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Believe in Love

A few days after Super Bowl 50’s Lisa Frank colored halftime show message of “Believe in Love” emblazoned across Levi’s Stadium, and a mere 5 days before Valentine’s Day, my thoughts turn toward gratitude. It’s my first year as a mother on Valentine’s Day. February 14th (and sometimes July 6th) is originally a wholly Christian holiday observed by the Anglican Communion, Eastern Orthodox Church, and Lutheran Church in honor of Saint Valentine. Again, in the vein of unlabeled (raceless, genderless, areligious) love, I can get behind a holiday whose express purpose is now to celebrate displays of affection. Some of my favorite memories of the Hallmark holiday are not from dates, boyfriends, my husband or schoolmates. My best memories are from my Dad. He would always delight in picking the perfect card, a cute stuffed animals, or a specific treat for me. Whether it was a school night or a weekend, he would excitedly wake me up and usher me to the kitchen where a surprise would await me next to me breakfast. A small, yearly tradition that I hope to pass on to my son.

The day isn’t about lavish spending (even though about $180,000,000 will be spent) nor is it about flowers (198,000,000 roses cultivated) , it’s a day dedicated to small acts of adoration – platonic and familial included.

Multiple studies, including one that tracks Facebook breakup statuses, have shown that couples are more likely to break up in the weeks before and after Valentine’s Day. Yikes. Other research supports that couples who give more credence to the holiday are less healthy than their counterparts who celebrate “just because” throughout the years. Apparently, the feeling of obligation or forced romance can lead to dysfunction!

So, instead of making this day about love for our partners, let’s give in to some self-love and parental-love retail therapy.

Believe in Love - The Walkup does Valentine's Day

1 Voluspa’s Yuzu Rose Stonecrop 2 Wick Candle
/ 2 Oh Joy! for Target’s Heart LED Neon Light / 3 Carey All Over Hearts Sweater / 4 Dolce & Gabbana Silk Cotton Floral Printed Skirt / 5 Jade by Zoya (Nontoxic and Big 5 Free) / 6 The World Book of Love / 7 High Seas Romper in Red from Winter Water Factory / 8 Piece of My Heart Valentine’s Day Postcard, Set of 10 / 9 Persimmon Ink Blot Medium Cube by Pehr / 10 Red Baby High Tops from H&M

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New York Fashion Week 2013 x Valentine’s Day

In honor of New York Fashion Week 2013, which so nicely coincides with Valentine’s Day, I bring you (dear reader) a series of red-toned vignettes. Each outfit from a designer’s recent show also represents a style or facet of love, using a series of adjectives ending in ‘ic.’  I admit I used a thesaurus for some of these –  knowledge is power. Which type of  love and blood-stained hue best represents you?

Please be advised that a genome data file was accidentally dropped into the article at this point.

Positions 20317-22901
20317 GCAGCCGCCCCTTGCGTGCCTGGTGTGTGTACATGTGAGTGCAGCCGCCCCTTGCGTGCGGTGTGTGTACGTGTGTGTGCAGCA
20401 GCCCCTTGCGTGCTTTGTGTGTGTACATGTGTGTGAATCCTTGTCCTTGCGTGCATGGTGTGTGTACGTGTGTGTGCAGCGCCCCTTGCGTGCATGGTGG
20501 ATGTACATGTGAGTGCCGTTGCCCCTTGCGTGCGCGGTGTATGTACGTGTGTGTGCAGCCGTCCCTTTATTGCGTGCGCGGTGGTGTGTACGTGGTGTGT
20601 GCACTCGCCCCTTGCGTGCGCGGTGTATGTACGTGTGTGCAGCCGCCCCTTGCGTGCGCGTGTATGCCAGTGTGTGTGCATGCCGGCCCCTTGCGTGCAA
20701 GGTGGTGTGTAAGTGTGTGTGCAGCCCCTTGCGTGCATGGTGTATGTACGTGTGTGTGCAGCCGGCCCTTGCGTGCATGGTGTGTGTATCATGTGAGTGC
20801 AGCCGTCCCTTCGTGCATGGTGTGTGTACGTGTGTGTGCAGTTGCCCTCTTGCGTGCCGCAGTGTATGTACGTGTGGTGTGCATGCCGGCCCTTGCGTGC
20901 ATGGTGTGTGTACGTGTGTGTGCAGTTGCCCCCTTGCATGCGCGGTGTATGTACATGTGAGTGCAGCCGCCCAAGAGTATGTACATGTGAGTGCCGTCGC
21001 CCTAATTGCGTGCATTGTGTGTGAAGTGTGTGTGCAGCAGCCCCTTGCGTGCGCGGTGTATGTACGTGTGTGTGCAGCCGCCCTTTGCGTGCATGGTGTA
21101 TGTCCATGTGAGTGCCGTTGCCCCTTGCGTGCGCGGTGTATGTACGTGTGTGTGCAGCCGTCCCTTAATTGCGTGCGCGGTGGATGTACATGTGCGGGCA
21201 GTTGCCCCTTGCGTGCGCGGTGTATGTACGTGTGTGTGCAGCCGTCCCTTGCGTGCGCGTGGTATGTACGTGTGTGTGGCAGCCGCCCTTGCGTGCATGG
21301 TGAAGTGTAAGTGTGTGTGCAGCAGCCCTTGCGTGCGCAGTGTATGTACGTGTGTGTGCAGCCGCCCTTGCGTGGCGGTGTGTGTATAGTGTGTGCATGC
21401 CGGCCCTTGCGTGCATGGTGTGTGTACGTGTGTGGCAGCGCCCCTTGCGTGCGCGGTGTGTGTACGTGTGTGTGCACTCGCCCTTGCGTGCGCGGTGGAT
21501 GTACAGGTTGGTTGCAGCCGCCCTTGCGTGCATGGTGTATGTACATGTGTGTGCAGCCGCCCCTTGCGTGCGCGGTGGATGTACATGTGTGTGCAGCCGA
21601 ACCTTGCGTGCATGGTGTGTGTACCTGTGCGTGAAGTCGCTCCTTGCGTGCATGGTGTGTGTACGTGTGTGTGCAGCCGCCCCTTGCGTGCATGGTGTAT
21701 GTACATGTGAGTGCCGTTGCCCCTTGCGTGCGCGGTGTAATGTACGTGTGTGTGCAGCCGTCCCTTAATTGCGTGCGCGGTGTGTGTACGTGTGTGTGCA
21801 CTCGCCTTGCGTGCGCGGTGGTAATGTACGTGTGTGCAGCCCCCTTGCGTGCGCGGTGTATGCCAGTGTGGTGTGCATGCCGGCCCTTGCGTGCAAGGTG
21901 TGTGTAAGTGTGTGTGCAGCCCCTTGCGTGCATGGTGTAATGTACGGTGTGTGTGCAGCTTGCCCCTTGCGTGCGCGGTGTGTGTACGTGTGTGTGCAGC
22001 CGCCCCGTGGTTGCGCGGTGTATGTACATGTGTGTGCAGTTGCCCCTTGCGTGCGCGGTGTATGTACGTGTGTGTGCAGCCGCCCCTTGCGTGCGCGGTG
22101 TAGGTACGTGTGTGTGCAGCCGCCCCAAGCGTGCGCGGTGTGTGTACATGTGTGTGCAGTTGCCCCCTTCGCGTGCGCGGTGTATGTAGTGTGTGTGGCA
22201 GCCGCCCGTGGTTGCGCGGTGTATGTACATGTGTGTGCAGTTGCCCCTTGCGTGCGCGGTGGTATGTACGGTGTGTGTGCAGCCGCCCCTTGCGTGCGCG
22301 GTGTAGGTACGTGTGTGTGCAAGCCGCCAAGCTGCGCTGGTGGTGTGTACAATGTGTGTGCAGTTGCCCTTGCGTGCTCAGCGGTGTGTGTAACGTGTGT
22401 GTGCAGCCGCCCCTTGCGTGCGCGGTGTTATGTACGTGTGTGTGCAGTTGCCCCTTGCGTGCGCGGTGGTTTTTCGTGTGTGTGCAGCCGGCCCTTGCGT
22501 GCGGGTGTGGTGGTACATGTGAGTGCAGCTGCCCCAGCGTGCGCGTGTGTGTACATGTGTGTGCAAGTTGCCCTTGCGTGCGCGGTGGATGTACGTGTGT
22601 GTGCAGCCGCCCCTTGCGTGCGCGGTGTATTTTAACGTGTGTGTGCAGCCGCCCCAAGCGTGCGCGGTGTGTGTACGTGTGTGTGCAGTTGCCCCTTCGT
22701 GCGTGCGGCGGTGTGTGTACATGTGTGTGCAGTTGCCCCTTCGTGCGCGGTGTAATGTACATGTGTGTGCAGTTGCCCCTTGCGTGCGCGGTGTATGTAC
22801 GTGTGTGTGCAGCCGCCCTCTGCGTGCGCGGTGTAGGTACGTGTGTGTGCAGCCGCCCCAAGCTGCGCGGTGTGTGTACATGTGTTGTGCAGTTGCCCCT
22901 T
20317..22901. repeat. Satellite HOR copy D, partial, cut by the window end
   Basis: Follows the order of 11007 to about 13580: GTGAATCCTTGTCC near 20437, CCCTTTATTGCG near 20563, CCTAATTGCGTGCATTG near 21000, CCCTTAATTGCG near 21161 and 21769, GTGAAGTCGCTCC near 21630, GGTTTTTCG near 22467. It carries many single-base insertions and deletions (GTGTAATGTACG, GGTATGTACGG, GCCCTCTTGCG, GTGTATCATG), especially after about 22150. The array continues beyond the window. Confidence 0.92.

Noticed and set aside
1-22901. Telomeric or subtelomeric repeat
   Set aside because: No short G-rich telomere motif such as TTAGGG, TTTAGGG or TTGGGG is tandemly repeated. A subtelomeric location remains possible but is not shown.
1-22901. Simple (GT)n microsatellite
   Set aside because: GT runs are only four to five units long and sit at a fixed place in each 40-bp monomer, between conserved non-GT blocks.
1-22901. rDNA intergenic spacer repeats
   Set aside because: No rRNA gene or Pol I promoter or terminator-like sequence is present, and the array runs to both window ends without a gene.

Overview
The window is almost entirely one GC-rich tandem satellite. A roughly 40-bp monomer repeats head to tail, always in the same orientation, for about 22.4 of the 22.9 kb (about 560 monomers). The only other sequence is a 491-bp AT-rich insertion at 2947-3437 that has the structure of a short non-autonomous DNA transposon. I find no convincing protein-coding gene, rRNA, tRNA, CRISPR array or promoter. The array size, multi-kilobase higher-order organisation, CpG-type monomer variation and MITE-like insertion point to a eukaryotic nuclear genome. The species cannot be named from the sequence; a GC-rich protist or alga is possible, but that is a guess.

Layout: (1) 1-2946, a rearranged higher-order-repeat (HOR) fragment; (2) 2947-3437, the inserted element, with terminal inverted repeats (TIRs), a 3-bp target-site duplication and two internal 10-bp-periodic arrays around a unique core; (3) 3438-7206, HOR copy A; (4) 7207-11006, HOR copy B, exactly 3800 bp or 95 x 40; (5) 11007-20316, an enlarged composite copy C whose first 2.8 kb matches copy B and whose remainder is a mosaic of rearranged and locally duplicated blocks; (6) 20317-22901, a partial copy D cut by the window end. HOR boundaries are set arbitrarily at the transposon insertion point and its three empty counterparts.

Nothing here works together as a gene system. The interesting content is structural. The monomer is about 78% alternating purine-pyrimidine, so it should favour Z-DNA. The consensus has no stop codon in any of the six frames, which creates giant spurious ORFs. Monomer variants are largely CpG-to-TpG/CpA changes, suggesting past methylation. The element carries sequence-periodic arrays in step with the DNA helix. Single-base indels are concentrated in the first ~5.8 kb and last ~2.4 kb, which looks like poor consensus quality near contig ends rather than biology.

Gothic_Victoria, Victoria Beckham - Prestentation - Fall 2013 Mercedes-Benz Fashion Week

Victoria BeckhamFall 2013 Ready-to-Wear_Araks

Araks

Fall 2013 Ready-to-Wear_BadgleyMischka

Badgley Mischka

romantic_ Jenny Packham during the Mercedes Benz Fashion Week Fall 2013

Jenny PackhamThe Tadashi Shoji Fall 2013 Fashion Week in New York Thursday, Feb. 7, 2013

Tadashi Shoji

Reem Acra, Frazer Harrison, Getty Images for Mercedes-Benz Fashion Week

Reem Acra Diane von Furstenberg Fall 2013_Fashion Week in New York (AP Photo_Seth Wenig)

Diane von Furstenberg

Carolina Herrera Fall 2013

Carolina Herrera

J.Crew Fashion Week - NYFW 2013

J.Crew

Zero_Maria Cornejo

Zero + Maria Cornejo MM6 Maison Martin Margiela

MM6 Maison Martin Margiela

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Creative Coupling

In preparation for Valentine’s Day…

Georgia O’Keeffe photographed by Alfred Stieglitz – c. 1918

Alfred Stieglitz and Georgia O’Keeffe. Painter Georgia O’Keeffe and photographer Alfred Stieglitz wrote each other letters — sometimes two and three a day, some of them 40 pages long.  When Stieglitz and O’Keeffe met in 1916, he was 52 and famous — an internationally acclaimed photographer, with an avant-garde gallery in Manhattan. She, on the other hand, was 28 and unknown.  Stieglitz believed in O’Keeffe’s paintings during a time when his contemporaries called her “talentless” and “derivative”. Love is supporting your other half’s ideals. More about the couple and the book on NPR. 

Christo and Jeanne-Claude: lovers, collaborators, and artists. Both born 1935. Christo is an American, Bulgarian-born man by the name Christo Vladimirov Javacheff and raised in a Bulgarian industrialist family. Jeanne-Claude is an American, French-born woman by the name Jeanne-Claude Marie Denat. Raised in Casablanca by a French military family, educated in France and Switzerland. Died November 18, 2009, New York City.  They explain “All of Christo and JeanneClaude’s projects come from ideas from their two hearts, and two brains.” It seems the most important artist’s tool for the two are their hearts. More beautiful photos of the couple through the years, and their projects, on their website.

Christo and Jean-Claude, Wrapped Trees, 1997-1998

Christo and Jeanne-Claude, The Umbrellas, Japan-USA, 1984-91, Photo: Wolfgang Volz, © 1991 Christo

Jackson Pollock and Lee Krasner. During his lifetime, Pollock enjoyed considerable fame and notoriety. He was regarded as a mostly reclusive artist. He had a volatile personality, and struggled with alcoholism for most of his life. In 1945, he married the artist Lee Krasner (her all-over-painting technique is not to be ignored!), who became an important influence on his career and on his legacy. Pollock died at the age of 44 in an alcohol-related car accident. Home and Estate Above.

Jackson Pollock and Lee Krasner stones in Green River Cemetery in Springs, New York.

Continually be influenced and inspired by love. Love is passion, passion is art.